Managing the technological challenges of a distributed workforce

It’s not as if the pandemic introduced the remote work trend. In fact, I’ve worked remotely for most of my career. For more than two decades, teams have been connecting from cafes, airports and home offices. However, when the closures and confinements appeared at the beginning of 2020, things changed dramatically.

As a result, organizations had no choice but to quickly allow workers to connect remotely. In many cases, the transition to hybrid working arrangements had to be done in just a few days. In total, about 42% of all companies have adopted a more flexible framework for working from home, according to Zippiaand 31% have increased the use of telework, according to the Bureau of Labor Statistics. As people now return to the office, it’s clear that the hybrid workplace is here to stay.

Distributed workplaces and the teams within them create new and formidable challenges for organizations, especially in the IT domain. Understanding network and performance issues on a whole new level is crucial. Slowdowns and service interruptions not only affect customers, but also undermine employee productivity. On both fronts, there is a growing intolerance for below-average performance.

Learn more: How Balancing IT and Business Concerns Can Transform the Customer Experience

Beyond the black box

The digital employee experience (DEX) for a hybrid workforce cannot be an afterthought. Functions such as finance, sales, marketing, IT, operations, and HR need to communicate and collaborate seamlessly. Virtual call centers and support teams require high quality connections. DEX must be integrated into the fabric of the organization. Too often, businesses find themselves with blind spots.

A hybrid workforce amplifies these issues. Instead of a handful of services residing within the four walls of the enterprise, hundreds, if not thousands, of potential tripwires exist on devices, software, APIs, and endpoints. For organizations looking to emerge as digital leaders, this lack of visibility can prove inconvenient and can undermine everything from brand reputation to business results. The task of IT is extremely difficult because today’s systems cover so many elements and components that a company does not control.

CPUs, memory, disk usage, and network performance provide highly realistic insights into the factors that undermine employee productivity and often trickle down to customers and business partners. Yet a system must also be able to identify issues across the internet, cloud, and SaaS services, all of which exist in a black box beyond the control of IT.

However, with the right policy framework and the right technology and the right tools in place, it is possible to bring this black box to light. Blind spots disappear. IT teams can identify where issues are popping up and the specific factors impacting DEX. Along with the ability to unleash enterprise productivity at scale, this in turn can help a company improve its supplier relationship management. The result is more enforceable service level agreements (SLAs) and better collaboration based on neutral third-party data.

An eye on performance

What does an effective observability environment look like? How can a company establish a framework of best practices? The starting point is to approach hybrid working modalities from the perspective that 24×7 real-time monitoring is not only a good idea but also mission critical. Employees must be able to use systems and applications everywhere that they are and whenever they need it. In their minds, who owns and operates the technology is irrelevant.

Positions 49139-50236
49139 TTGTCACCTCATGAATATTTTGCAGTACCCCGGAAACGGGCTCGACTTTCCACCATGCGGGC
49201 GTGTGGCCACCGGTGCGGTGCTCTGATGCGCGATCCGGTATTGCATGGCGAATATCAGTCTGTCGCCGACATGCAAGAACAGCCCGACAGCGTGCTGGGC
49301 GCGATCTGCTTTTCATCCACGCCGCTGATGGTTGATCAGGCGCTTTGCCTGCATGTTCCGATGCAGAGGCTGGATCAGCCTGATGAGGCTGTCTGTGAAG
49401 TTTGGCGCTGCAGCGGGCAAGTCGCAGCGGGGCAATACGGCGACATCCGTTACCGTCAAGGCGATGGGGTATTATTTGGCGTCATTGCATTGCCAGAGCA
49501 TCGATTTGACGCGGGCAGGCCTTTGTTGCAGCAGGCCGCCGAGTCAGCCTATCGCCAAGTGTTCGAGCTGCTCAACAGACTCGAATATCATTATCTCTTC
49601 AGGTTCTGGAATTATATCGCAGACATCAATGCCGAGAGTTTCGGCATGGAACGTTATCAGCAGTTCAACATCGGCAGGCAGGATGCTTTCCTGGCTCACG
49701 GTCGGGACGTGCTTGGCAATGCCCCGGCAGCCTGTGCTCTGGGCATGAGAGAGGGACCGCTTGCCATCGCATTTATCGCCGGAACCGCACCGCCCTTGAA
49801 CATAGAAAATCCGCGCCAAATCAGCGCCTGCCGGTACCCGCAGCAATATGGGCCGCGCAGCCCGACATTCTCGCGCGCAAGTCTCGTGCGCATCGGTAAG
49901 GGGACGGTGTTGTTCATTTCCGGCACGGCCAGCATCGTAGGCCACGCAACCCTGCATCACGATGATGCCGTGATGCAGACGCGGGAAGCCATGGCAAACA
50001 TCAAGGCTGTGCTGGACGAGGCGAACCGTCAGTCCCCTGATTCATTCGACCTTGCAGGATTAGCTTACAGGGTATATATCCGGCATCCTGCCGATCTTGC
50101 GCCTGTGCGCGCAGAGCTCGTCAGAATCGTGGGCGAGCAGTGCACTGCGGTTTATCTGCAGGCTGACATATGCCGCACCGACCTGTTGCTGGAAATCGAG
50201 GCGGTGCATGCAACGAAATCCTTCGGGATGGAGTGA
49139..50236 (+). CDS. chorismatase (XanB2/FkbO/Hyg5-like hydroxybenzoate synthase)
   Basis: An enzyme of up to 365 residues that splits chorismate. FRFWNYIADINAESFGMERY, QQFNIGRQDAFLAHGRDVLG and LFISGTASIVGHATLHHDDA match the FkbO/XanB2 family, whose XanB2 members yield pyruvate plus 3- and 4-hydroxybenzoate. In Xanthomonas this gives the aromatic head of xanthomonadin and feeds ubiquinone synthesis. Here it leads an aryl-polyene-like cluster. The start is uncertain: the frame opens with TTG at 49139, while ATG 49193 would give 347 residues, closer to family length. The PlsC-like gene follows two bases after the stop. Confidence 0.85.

This more evolved state of surveillance revolves around full observability. There is a need to zoom in and understand performance in terms of what employees are actually experiencing at a given time and place. Since every situation is different and there are many factors that could affect a given employee, the lens should be able to zoom in and out as needed. A global synthetic network combined with visibility of all employee sites, data centers and remote locations is essential to being able to achieve this.

With a best practice observability and remediation framework in place, an organization eliminates the all-too-common problem of a dashboard flashing green while employees complain about performance issues resulting from undetectable latency, glitches configuration or something else.

Learn more: What is driving the evolution of enterprise technology management?

A holistic visibility strategy for the workforce experience provides an added benefit: the business is better equipped to set realistic IT performance goals based on metrics and key performance indicators (KPIs) that matter really. He can understand the specific conditions and factors that lead to a higher DEX and create a map to navigate to that higher plane.

Comprehensive device, enterprise, and public telemetry data, viewable in a single window, is at the center of a best-practice hybrid work environment. With this data, it is possible to build relationships with service providers based on transparency and trust. It’s possible to give employees the flexibility and performance they need when connecting from multiple and often changing endpoints during a typical workweek.

In the end, everyone wins. An organization is equipped to deliver peak performance at all times, employees can work in remote, office or hybrid environments seamlessly, and customer experience and satisfaction rates also increase. Organizations that adopt digital experience observability best practices attract and retain top talent and build brand reputation. It’s a winning formula for everyone.

How do you overcome the technological challenges of a distributed workforce and develop a framework to improve the digital employee experience? Share with us on Facebook, Twitterand LinkedIn.


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